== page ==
> With 1500 watts passing through an N connector, a flat 50 ohm load
> gives roughly 275 volts and 5.5 amps. A two to one SWR could raise the
I'm not sure what the failure mode is, because generally by the
time I know the connector has a problem the guts are "toast".
275 volts is RMS. Our concern is always peak voltage for dielectric
failures. That is why I suspect voltage more than current.
> voltage to roughly 400 volts or the current to roughly 8 amps, if the
> connector was unfortunately situated in a voltage or current maxima.
In this case the peak voltage is 550 volts, and that does not include
the overshoot common with many rigs. Stick an IC-775 on a
comfortable head-room PA and the transient at leading envelope
edge will be may be 1.414 times more than that!
Grab the wrong antenna, and you are really in the soup quickly
with the tiny air gap in an N. The narrowest gap is often at the base
of the male pin. Who knows what I have out there when I transmit
on 160 into my 80 meter dipole.
> How much of a safety margin? Two to one? Figure whether you are happy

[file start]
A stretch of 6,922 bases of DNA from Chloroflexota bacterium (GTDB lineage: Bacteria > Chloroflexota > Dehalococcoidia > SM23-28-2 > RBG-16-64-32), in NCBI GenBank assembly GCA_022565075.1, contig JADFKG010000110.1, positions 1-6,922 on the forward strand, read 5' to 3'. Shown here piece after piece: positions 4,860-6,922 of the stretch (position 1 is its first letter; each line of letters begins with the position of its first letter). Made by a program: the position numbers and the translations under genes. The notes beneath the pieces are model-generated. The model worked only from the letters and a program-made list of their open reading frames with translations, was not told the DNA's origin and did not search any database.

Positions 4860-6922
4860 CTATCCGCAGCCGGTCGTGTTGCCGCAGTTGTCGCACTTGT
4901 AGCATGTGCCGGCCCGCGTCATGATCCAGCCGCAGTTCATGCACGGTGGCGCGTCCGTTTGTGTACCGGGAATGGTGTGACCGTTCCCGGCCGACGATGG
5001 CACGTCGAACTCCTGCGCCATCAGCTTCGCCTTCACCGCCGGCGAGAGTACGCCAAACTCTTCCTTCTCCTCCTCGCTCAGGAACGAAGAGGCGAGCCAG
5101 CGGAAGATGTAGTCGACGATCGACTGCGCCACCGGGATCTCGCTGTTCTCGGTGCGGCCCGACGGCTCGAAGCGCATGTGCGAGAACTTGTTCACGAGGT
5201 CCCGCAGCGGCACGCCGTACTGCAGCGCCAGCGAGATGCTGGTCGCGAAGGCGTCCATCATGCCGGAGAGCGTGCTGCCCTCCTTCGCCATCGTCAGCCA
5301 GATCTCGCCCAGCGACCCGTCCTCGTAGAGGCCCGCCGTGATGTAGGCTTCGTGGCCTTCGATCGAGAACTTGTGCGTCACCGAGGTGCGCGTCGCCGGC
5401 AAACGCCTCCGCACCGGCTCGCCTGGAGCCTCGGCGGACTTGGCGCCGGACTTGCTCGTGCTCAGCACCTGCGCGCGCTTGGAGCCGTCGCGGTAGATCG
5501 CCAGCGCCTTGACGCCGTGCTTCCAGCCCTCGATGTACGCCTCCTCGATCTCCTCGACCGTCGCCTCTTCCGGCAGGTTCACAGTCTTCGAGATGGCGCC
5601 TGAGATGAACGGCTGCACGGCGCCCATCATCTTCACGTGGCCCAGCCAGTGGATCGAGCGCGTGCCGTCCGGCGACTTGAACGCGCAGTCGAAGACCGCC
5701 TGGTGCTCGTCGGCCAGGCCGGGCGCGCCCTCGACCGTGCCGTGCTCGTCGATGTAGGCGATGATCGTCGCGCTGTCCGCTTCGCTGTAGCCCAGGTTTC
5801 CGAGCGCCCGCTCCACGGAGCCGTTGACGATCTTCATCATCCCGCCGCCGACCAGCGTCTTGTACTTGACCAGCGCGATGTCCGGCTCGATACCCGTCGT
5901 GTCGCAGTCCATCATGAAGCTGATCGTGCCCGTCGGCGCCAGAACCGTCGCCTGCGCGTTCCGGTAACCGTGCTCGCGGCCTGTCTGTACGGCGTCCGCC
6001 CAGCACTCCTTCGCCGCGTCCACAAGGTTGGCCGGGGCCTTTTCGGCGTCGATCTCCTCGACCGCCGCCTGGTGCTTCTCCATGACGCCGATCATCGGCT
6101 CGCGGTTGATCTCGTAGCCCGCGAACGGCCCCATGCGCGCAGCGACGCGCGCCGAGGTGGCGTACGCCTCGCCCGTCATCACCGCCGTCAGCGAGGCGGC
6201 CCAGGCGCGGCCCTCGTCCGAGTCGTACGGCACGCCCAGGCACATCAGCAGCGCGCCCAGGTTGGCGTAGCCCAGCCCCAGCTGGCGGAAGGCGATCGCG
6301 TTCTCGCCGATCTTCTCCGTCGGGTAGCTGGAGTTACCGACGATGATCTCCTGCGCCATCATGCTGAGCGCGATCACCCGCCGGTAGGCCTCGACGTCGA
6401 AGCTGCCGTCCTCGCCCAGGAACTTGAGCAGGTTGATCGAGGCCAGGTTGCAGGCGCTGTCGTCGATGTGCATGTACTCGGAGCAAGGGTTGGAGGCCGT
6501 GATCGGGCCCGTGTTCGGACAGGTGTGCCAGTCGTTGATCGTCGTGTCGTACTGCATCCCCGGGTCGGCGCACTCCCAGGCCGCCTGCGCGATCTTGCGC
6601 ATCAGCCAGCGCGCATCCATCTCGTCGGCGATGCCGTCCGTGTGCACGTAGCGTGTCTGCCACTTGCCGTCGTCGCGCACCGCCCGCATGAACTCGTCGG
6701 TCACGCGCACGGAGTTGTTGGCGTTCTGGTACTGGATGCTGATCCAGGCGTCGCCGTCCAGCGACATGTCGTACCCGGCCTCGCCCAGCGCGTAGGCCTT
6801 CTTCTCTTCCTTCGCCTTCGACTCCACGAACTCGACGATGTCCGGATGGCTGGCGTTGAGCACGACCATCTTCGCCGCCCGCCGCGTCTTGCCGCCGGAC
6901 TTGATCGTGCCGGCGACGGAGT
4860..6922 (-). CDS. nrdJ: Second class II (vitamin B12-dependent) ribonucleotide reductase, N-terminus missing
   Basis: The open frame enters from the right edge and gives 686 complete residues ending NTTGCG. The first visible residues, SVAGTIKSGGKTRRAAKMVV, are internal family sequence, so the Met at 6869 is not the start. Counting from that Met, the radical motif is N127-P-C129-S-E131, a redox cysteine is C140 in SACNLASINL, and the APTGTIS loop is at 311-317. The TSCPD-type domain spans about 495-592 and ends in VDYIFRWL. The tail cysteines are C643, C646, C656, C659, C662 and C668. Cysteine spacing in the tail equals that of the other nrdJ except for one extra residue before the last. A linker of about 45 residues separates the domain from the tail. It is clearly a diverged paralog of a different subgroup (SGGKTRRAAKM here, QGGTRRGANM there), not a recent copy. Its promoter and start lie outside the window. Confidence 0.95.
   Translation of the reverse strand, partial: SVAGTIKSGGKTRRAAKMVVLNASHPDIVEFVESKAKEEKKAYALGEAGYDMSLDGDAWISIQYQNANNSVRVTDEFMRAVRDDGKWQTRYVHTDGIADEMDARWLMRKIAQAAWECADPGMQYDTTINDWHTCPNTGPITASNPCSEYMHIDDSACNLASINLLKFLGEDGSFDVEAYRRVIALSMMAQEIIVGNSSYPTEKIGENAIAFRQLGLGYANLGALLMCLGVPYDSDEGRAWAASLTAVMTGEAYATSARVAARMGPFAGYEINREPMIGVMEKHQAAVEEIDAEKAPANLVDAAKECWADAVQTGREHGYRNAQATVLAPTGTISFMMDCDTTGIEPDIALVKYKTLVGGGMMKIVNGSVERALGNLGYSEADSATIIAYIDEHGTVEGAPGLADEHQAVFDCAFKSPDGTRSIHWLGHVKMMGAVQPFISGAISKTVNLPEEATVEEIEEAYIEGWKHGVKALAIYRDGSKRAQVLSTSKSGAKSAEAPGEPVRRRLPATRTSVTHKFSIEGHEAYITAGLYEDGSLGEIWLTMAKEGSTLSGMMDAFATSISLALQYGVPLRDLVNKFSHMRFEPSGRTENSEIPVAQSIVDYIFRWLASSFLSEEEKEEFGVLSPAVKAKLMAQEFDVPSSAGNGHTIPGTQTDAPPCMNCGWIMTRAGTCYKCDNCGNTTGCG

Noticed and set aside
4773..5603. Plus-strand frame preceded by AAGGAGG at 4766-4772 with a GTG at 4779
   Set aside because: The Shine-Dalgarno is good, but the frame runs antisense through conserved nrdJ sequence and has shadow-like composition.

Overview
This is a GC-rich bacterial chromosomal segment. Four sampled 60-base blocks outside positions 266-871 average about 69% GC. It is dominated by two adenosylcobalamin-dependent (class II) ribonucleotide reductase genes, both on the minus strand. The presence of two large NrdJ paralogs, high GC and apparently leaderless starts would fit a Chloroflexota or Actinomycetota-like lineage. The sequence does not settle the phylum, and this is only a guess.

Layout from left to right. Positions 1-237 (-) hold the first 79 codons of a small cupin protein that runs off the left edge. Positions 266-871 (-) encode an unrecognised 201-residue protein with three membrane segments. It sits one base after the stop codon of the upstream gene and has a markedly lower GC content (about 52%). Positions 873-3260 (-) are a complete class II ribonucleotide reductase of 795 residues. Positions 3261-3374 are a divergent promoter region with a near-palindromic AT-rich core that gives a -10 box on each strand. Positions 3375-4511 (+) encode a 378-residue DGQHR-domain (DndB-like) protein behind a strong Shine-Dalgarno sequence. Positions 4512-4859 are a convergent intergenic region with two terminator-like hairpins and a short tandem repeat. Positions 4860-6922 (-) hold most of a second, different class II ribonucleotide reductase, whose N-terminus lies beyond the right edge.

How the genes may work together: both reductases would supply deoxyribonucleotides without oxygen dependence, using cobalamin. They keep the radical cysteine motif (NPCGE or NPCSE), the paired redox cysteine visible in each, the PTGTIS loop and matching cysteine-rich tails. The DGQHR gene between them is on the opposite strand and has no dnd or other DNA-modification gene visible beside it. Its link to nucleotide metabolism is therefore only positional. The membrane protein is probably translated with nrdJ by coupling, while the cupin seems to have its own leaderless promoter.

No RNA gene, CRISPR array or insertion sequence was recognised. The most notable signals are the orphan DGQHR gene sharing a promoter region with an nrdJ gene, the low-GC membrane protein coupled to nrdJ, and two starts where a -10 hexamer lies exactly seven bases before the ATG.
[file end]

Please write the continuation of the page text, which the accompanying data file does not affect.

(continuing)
2:1 is a reasonable margin if the connector is indoors and you
never screw up.
> with 16 amperes of RF on that little N pin. Or whether you like 800
> volts of volts of RF on the gap between a BNC center conductor and
Actually I'd worry about voltage. Once you carbon track the
insulation, you are on the road to toasted N.
My general rule is if I wouldn't trust the connection to a BNC, I
won't trust an N connector. They are dimensionally almost the
> I have N connectors for my 1 1/4 hard line. Wonder if W8JI has posted
> just how he "machined" the hardline N connectors for UHF?
The female N has the correct thread pitch. I remove the center pin,
bore the inside of the threaded area to the OD of some insulated
tubing, machine the threaded area to the correct length, cut
notches in it for the tabs on the male, and use a small chunk of
thin copper tubing to attach the center from a SO-239 to the old
pin. I use teflon tubing for the new dielectric, or polyethylene tubing
like used for water lines.
It costs about fifteen minutes and $1.00 to convert it, plus the
connector is repairable...although I've never had one fail yet. I do
have a milling machine, but I'd bet it can be done with a drill and
hacksaw if you are careful.
73, Tom W8JI